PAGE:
Gender Language Ideologies in Science
POSTER PRESENTED AT THE AMERICAN ANTHROPOLOGICAL ASSOCIATION MEETING (2018)
Transgender and gender non-conforming (TGNC) health is an often overlooked area of biomedical anthropological research. From demographic questions that only offer binary options, to the common practice of throwing out data from non-cisgender participants due to a small sample size, TGNC populations are largely absent from the current medical literature. Rather than simply critiquing this phenomenon, the current study uses linguistic anthropological theories and methods to better understand the emerging discursive barriers existing in these settings. More specifically, we explore inclusionary and exclusionary stances as they are performed vis-à-vis TGNC participants from research studies and/or consideration by researchers. Through interviews that we conducted with biomedical anthropologists, this research examines the discursive practices through which language is drawn upon to construct, contest, and refashion understandings of sex and gender. In particular, this analysis focuses on the way in which researchers actively redirect the conversation away from TGNC topics to instead discuss instances in which they did demonstrate inclusivity when discussing their previous research studies. This pattern, which emerged in many of our interviews, points to the importance of considering how these researchers use discursive practices to negotiate their identities as inclusive researchers. More broadly, this study considers the ways in which anthropologists have overlooked gender diversity and how increasing awareness of these populations can enrich our understanding of human experiences. By exploring novel ways to bridge linguistic anthropology with biomedical anthropology, this study also contributes to advancing theories and methods in these two subfields.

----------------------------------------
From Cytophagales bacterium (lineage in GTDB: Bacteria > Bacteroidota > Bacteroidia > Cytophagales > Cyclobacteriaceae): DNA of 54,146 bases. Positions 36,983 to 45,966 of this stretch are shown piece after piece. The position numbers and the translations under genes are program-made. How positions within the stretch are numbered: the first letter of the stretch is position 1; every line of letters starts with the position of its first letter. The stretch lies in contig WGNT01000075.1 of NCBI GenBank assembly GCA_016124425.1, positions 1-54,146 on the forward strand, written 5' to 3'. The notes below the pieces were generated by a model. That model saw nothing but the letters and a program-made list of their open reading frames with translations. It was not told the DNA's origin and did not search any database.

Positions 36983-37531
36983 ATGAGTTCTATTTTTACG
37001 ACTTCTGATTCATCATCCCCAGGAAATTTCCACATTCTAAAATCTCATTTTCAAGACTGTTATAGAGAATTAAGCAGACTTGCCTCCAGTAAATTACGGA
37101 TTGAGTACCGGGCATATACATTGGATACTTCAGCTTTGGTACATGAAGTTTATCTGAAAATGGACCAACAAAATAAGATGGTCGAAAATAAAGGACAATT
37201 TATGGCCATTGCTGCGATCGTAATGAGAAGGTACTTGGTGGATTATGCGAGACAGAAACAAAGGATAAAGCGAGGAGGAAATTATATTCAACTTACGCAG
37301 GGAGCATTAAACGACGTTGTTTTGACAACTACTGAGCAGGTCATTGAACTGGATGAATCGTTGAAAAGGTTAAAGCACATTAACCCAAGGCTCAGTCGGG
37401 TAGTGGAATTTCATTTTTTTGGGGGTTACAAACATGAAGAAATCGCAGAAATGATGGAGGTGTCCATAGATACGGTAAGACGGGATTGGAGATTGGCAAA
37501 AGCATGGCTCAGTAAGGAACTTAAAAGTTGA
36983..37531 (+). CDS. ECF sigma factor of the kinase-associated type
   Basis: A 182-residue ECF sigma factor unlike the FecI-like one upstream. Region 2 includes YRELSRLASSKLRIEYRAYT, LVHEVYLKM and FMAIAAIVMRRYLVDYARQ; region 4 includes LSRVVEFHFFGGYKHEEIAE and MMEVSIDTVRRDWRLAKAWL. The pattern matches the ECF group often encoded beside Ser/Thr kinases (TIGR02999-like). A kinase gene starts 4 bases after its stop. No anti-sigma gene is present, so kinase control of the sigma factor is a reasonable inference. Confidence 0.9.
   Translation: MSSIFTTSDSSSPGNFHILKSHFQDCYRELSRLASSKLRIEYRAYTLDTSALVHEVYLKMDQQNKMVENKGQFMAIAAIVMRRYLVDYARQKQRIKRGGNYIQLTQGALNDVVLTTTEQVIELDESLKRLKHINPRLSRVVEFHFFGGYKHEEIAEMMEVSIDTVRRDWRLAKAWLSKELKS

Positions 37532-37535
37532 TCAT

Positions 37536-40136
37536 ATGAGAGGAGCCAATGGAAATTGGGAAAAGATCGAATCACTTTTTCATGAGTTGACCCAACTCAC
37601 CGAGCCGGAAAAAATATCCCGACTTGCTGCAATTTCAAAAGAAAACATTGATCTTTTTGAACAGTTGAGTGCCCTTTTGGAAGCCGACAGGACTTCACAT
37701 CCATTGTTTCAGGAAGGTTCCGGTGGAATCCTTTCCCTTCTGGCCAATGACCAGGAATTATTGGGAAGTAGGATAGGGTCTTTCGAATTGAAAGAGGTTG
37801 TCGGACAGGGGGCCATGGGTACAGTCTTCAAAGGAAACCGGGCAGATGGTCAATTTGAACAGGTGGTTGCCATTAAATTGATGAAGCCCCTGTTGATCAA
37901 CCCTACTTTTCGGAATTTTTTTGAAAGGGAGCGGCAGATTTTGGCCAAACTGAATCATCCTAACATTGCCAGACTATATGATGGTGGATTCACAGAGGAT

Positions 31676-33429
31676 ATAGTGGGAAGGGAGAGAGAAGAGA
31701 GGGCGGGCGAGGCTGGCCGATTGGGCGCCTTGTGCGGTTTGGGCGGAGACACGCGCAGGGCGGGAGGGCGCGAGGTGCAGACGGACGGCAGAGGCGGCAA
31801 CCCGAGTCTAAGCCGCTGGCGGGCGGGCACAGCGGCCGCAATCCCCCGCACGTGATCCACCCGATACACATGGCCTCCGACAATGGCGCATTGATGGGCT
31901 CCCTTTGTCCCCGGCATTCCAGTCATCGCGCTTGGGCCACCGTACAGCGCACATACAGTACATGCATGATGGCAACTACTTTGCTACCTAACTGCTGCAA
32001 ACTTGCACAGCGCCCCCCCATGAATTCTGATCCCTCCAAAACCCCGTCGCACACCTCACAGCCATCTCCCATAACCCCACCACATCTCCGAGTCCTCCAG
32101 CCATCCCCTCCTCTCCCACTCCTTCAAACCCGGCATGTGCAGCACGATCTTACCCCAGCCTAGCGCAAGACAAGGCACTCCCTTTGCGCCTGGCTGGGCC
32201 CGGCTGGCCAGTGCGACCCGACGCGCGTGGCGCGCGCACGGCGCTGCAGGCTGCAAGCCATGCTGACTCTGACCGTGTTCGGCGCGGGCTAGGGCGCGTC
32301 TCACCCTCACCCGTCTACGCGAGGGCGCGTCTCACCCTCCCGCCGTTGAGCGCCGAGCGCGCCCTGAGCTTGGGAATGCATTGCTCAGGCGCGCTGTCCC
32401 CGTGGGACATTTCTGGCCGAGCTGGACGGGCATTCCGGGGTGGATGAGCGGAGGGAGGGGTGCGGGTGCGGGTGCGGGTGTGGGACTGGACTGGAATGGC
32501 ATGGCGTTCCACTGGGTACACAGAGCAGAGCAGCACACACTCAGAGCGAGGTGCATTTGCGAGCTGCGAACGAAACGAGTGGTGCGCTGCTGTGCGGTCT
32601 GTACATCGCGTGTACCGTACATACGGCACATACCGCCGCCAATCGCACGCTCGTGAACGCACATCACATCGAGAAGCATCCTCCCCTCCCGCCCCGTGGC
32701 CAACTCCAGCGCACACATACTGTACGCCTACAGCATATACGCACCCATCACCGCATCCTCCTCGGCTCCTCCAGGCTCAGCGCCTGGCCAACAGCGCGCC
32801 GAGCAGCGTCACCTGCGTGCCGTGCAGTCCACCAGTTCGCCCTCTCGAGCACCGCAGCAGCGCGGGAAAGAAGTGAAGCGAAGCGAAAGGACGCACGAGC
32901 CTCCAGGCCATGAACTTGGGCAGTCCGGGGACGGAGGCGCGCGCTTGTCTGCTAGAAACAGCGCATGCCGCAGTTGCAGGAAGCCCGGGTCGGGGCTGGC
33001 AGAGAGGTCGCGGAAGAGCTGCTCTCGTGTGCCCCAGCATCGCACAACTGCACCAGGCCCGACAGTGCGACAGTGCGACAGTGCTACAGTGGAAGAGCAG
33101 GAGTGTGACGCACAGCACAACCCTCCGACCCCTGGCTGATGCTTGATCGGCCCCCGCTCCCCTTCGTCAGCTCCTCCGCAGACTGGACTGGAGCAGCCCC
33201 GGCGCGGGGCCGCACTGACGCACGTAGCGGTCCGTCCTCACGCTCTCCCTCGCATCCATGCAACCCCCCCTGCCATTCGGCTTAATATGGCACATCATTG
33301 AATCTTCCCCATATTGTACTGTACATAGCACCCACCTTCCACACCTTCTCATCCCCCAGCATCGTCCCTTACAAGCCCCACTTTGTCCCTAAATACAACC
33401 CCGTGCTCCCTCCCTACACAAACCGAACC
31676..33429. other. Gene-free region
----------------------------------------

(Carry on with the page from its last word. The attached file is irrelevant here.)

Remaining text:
TALK AT THE SOUTHEASTERN EVOLUTIONARY PERSPECTIVES SOCIETY MEETING (2018)
Language ideologies related to a strict binary view of sex and gender are apparent in the way in which many researchers ask their demographic questions. This presentation will explore how structuring demographic questions as "Gender: Male or Female" conflates sex and gender, contains underlying cisnormative assumptions, as well as causes individuals who fall outside of this binary to be excluded from research or hidden from analysis when they are diluted into broader categories. Moreover, this presentation will examine how the use of "other" as a third category option is meant as a step towards inclusivity in research, however, this approach has been criticized as being a literal form of othering, or the process of identifying individuals as different from the norm with the result of reinforcing and reproducing positions of domination and subordination. When individuals or groups are referred to as “other,” it has the impact of magnifying any perceived differences between individuals and has been noted as offensive by people who are trans and gender diverse. Therefore, using the label “other,” may lead to further reinforcement of cisgender norms in research, as well as introducing bias into the data collection by impacting who is participating in the research.